• Reconnect with your sense of self, your relationship to others, and your place in the universe.
  • Redirect your energy away from anxious or unhelpful thoughts and toward the present moment instead.
  • Remember to practice compassion toward yourself and others.

In addition, it can ease symptoms of conditions including:

Meditation in therapy

Some types of therapy incorporate meditation and mindfulness to address mental health issues. They include:

Additional therapies, such as acceptance and commitment therapy (ACT) and dialectical behavior therapy (DBT), are based on mindfulness principles but don’t specifically require meditation. 

If you’re interested in finding a therapist who incorporates meditation or mindfulness into their treatment, browse our online directory

Guided meditation

Guided meditation is a format you can incorporate into many different practices. Many of the above practices—including body scanning, prayer, or yoga—can also be done with the help of a guide.

In a guided meditation, a person verbally leads you through the meditative process. The person may be a teacher leading an in-person group, or it could be a voice on a meditation app or podcast. You can even record your own guided meditation to use later.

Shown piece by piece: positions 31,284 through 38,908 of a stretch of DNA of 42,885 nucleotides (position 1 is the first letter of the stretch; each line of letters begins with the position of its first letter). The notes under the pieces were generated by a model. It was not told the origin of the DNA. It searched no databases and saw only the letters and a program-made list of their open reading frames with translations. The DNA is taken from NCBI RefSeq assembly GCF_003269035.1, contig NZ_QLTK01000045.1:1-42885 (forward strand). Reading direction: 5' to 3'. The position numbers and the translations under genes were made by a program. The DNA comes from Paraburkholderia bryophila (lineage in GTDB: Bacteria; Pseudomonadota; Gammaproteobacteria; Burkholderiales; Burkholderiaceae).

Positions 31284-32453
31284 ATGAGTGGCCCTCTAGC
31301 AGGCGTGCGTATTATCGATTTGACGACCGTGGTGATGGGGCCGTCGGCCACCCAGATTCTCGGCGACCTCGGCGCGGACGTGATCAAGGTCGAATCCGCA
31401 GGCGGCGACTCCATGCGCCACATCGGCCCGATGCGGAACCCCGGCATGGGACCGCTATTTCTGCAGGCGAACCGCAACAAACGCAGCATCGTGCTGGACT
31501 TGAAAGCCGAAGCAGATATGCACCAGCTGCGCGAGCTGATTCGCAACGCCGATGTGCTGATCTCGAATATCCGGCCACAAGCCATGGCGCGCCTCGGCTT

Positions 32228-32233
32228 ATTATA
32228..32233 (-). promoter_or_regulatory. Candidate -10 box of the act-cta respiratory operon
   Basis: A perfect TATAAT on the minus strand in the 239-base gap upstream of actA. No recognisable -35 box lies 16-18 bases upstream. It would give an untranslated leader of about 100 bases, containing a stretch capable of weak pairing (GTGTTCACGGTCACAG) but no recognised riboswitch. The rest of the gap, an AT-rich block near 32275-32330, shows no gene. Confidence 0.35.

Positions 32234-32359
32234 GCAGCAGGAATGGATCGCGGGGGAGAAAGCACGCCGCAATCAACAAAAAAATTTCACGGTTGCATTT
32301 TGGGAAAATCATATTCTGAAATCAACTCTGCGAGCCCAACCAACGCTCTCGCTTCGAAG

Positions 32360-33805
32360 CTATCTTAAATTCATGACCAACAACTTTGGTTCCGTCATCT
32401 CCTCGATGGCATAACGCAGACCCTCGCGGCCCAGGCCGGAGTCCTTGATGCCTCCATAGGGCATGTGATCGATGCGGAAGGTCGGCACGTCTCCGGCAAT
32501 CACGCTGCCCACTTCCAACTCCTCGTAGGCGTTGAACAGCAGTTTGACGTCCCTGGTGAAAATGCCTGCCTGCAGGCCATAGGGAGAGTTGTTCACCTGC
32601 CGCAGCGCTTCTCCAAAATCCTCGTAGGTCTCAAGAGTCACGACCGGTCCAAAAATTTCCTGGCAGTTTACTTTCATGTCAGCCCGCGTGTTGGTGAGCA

While guidance isn’t necessary for meditation, it can be helpful for beginners who want someone to walk them through the experience.

Meditation for beginners 

It can be difficult to know where to start with meditation. Below are some best practices for getting started.

Be realistic with your time.

It’s important to set realistic goals for yourself as you start your meditation journey. You don’t have to meditate for an hour every morning at dawn.

Be honest with yourself about your obligations and energy levels at different times of the day. Are you a morning person or a night owl? Can you spare 15 minutes a day, or do you only have an extra five? Maybe it’s easiest for you to meditate in the five minutes every night where you get ready to fall asleep.

If you’re stretched for time, keep in mind that meditation can happen anywhere. If you miss a meditation session, try counting your breaths while on a walk, or over the kitchen sink as you wash dishes. You may be surprised at how easy it is to connect to the present moment in the middle of a normal task. 

Create a dedicated space.

You can meditate anywhere, anytime—but you may prefer to create a specific space to for it. You can designate an entire room or simply reserve one corner of a convenient space for your practice. If you have the option, consider choosing a spot with a view of nature, or adding objects that symbolize relaxation and connection.